collateral damage for the civilian population ... That obviously
makes operations more difficult."
But General Abdel Fattah Younes was adamant that Gaddafi was
conducting massacres. "Day by day people are dying. Hundreds of
families are being wiped off the face of the earth. Patience has
its limits," he said.
Asked whether he found NATO's argument that it is trying to
prevent civilian casualties convincing he said:
"No, it's not convincing at all. NATO has other means. I
requested there be combat helicopters like Apaches and Tigers.
These damage tanks and armoured vehicles with exact precision
without harming civilians."
NATO ON THE DEFENSIVE
Libyan officials deny attacking civilians in Misrata, saying
they are fighting armed gangs linked to al Qaeda. Accounts from
Misrata cannot be independently verified as Libyan authorities
are not allowing journalists to report freely from there.
Rebel criticism has put the Western military alliance on the
defensive, particularly over Misrata. Spokeswoman Carmen Romero
said that "the pace of our operations continues unabated. The
ambition and the position of our strikes has not changed".
NATO air strikes are targeting Gaddafi's military
infrastructure but only to protect civilians, not to provide
close air support for rebels, much to their dismay, as part of a
no-fly zone mandated by the U.N. Security Council.
Relieving the siege of Misrata was a NATO priority but
alliance officials conceded that Gaddafi's army was proving a
resourceful and elusive target.
"The situation on the ground is constantly evolving.
Gaddafi's forces are changing tactics, using civilian vehicles,
hiding tanks in cities such as Misrata and using human shields
to hide behind," Romero told reporters in Brussels.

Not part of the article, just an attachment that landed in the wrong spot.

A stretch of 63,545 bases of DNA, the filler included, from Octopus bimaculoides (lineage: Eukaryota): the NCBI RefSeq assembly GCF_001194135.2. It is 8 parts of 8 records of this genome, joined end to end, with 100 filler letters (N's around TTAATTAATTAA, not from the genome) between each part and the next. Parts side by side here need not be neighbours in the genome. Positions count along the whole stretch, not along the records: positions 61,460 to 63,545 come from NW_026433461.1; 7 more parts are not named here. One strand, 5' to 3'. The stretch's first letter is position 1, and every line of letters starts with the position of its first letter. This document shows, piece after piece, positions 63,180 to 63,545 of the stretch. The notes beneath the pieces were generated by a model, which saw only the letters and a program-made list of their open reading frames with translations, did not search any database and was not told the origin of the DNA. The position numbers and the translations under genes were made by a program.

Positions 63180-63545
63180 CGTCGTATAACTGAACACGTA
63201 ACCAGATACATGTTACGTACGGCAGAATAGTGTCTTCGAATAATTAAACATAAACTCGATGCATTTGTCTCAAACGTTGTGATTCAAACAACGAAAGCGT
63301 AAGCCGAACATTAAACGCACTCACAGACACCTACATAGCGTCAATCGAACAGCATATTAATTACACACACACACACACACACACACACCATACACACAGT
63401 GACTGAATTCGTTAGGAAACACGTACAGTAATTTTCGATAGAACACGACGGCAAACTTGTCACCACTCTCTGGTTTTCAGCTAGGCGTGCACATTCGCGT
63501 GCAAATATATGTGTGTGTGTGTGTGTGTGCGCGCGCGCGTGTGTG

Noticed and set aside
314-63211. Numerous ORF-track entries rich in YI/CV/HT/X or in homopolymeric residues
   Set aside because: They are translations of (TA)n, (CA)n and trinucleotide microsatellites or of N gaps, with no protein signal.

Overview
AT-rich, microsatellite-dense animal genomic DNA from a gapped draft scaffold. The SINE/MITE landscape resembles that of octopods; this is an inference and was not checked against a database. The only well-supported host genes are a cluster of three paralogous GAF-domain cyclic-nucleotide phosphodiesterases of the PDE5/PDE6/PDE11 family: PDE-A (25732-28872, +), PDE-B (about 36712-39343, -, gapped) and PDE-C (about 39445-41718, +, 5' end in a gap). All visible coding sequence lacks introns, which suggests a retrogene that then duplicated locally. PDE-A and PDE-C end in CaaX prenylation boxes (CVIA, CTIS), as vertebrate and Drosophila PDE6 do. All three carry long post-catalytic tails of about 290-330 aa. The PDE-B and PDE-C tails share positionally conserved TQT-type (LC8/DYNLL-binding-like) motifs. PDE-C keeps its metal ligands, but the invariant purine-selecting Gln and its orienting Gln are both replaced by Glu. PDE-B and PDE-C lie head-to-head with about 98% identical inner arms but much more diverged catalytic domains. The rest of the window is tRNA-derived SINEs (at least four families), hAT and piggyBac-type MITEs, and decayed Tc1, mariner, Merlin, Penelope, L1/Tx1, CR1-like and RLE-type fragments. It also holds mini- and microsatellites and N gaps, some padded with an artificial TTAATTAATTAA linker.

Misrata on Wednesday faced another heavy bombardment.
"There was firing on three fronts today, the port in the
east, the centre around Tripoli street and the west of the city.
Mortars, tank fire, and artillery were used to shell those
areas," rebel Abdelsalam said by telephone.
"NATO needs to either launch a serious operation to take out
all the heavy armoured vehicles, including tanks ... If they
don't want to do this, they should provide us with weapons to do
Meanwhile, living conditions in Misrata worsened.
"People are panicking, especially women, children and old
people. Most people left their homes for safer areas and found
refuge with other families," Abdelsalam said, adding:
"No fruit and vegetables have been available in Misrata for
over 25 days, bread is also difficult to find. People are scared
to go out because of the snipers and the indiscriminate
shelling. The upper-hand is still with Gaddafi's forces."
REBEL GAINS IN EAST
On the eastern battlefield, Libyan rebels regained ground in
a new advance on the oil port of Brega on Wednesday but also
accused NATO of inaction hindering their quest to oust Gaddafi.
Ill-trained insurgents thrust westwards to the contested
port, recovering mostly desert terrain lost in a pell-mell
retreat from Gaddafi's superior firepower the day before.
Rebels returning to the tiny outpost of al-Arbaeen, midway
between Brega and their frontline town of Ajdabiyah, spoke of
rocket duels close to Brega's port as both sides strived to end
a ragged stalemate in the civil war.
Rebel Idriss Abdel Karim complained of a lack of NATO
support. "(Government forces) are scared of NATO air strikes but
NATO doesn't bomb anything in the first place," he said.
"There have been no air strikes. We hear the sound, but they
don't bomb anything," said Hossam Ahmed, another rebel.
"What is NATO waiting for? We have cities being destroyed.
Ras Lanuf, Bin Jawad, Brega, and Gaddafi is destroying Misrata
completely," said Ajdabiyah resident Said Emburak.
(Additional reporting by Brian Love and Nick Vinocur in
Paris, Mariam Karouny in Beirut, Justyna Pawlak in Brussels,
Simon Cameron-Moore in Ankara, Angus Macswan in Benghazi, Tim
Castle, Joseph Nasr, Mariam Karouny and Marie-Louise Gumuchian;
writing by Mark Heinrich and Peter Millership)